A cliffhanger—literally—that aspires to towering heights but doesn’t quite get there.
Why would a proper monk go climbing out of a mountain lair and then shoot gospel-gang signs at an eager public watching his every move before the face of God? (“The sign he’s making is the Tau,” says one knowing fellow.) Suffice it to say that said monk has a secret involving, of course, a secret library (think Umberto Eco), a heretical gloss on the Bible (think Dan Brown), a tough detective named Arkadian (think Martin Cruz Smith) and a militant order of religious guardians (think Indiana Jones). A few loose phrases of Greek and Aramaic waft through the pages of this debut by Toyne, a Briton resident in France, who packs a lot of well-researched information into this aspirational thriller. If you’re looking to survive a siege, Toyne provides helpful instructions. The timing is off, though; it takes much too long to get to the meat of the story—understandably, perhaps, since it takes our monk a good while to ease himself across the sheer rock face, his progress marked by clerics of sinister demeanor (“Even if by some miracle he does manage to make it to the lower slopes, our brethren on the outside will apprehend him”). Toyne has a realistic bent, however, and the derring-do and scriptural intrigue never get too unwieldy or too unworldly. His characters, too, are well-rounded and credible; what’s not to like about a monk who reads Nietzsche? A bonus: Toyne’s battery of good guys include strong women characters, with no condescension; too many books of this kind treat women as afterthoughts, if not mere love interests. And there’s some nice elaboration of the plot, keeping the reader guessing whether the heretics are good guys or bad, and just when the seventh seal is going to crack.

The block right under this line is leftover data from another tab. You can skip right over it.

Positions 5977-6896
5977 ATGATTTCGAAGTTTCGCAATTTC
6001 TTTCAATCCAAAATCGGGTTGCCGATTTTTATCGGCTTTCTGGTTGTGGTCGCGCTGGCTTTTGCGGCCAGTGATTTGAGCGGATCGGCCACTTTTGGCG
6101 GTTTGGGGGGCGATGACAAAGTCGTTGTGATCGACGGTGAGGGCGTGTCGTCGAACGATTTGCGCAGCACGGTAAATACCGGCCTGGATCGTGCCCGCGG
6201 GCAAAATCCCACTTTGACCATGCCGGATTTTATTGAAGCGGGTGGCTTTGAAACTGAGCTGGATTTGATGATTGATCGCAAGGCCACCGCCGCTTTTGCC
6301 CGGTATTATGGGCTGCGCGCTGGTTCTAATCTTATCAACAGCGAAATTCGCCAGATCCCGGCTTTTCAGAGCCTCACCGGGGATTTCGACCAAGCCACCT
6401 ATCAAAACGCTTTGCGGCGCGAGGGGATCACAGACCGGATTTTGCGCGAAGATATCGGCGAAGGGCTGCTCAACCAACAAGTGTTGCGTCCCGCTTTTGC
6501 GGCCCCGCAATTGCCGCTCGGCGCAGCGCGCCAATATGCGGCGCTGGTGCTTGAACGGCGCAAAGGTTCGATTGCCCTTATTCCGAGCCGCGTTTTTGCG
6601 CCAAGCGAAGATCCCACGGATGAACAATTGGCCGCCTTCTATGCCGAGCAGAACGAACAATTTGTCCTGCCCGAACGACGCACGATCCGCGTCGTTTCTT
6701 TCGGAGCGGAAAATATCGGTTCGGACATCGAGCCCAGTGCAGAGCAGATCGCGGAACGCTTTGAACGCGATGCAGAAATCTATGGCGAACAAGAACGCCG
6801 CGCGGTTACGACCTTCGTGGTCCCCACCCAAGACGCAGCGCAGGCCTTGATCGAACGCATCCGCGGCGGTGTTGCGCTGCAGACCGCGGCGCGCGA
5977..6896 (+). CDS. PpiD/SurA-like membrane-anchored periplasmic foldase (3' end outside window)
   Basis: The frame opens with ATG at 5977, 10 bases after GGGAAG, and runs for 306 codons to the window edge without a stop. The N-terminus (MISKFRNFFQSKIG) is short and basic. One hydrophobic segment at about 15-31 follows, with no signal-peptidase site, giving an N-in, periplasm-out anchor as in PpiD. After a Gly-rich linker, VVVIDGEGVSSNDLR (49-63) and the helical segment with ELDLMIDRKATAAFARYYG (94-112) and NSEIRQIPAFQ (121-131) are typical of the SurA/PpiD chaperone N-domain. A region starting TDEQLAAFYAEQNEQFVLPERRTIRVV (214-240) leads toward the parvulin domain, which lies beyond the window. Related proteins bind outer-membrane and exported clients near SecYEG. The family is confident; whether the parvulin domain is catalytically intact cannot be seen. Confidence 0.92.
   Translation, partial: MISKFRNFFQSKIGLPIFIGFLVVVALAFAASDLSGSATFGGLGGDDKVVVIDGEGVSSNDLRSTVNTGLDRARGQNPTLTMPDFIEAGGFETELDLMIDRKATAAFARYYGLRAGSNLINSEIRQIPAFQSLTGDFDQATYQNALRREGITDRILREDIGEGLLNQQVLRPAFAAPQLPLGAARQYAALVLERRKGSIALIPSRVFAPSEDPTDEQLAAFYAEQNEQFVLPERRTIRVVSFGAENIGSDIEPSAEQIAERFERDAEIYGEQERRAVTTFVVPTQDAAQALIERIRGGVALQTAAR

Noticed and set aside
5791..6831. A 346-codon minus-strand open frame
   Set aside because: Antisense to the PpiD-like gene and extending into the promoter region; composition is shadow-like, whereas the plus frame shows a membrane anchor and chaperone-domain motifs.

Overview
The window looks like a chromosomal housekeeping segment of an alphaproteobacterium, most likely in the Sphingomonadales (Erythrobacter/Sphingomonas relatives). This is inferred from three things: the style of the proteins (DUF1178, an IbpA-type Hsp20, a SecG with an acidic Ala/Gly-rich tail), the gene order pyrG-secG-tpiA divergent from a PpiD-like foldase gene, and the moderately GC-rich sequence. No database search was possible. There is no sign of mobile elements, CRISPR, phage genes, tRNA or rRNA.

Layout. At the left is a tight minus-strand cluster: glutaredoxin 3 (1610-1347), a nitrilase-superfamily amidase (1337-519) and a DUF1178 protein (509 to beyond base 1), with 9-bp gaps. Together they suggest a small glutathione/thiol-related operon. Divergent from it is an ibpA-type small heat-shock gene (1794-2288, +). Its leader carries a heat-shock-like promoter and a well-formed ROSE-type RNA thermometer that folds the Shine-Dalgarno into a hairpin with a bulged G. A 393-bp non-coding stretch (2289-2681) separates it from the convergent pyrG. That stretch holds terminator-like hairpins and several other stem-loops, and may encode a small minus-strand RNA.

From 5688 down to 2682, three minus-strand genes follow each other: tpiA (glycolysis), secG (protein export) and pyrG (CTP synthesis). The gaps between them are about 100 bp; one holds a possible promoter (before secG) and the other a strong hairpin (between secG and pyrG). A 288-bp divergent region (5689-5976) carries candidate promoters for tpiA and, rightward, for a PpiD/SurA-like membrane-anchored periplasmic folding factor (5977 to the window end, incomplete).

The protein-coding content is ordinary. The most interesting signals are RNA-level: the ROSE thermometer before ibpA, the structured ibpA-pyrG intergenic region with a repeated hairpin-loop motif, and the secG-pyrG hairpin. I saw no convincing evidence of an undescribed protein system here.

A promising debut. One hopes for a more tightly structured narrative next time around, but the right ingredients are all here.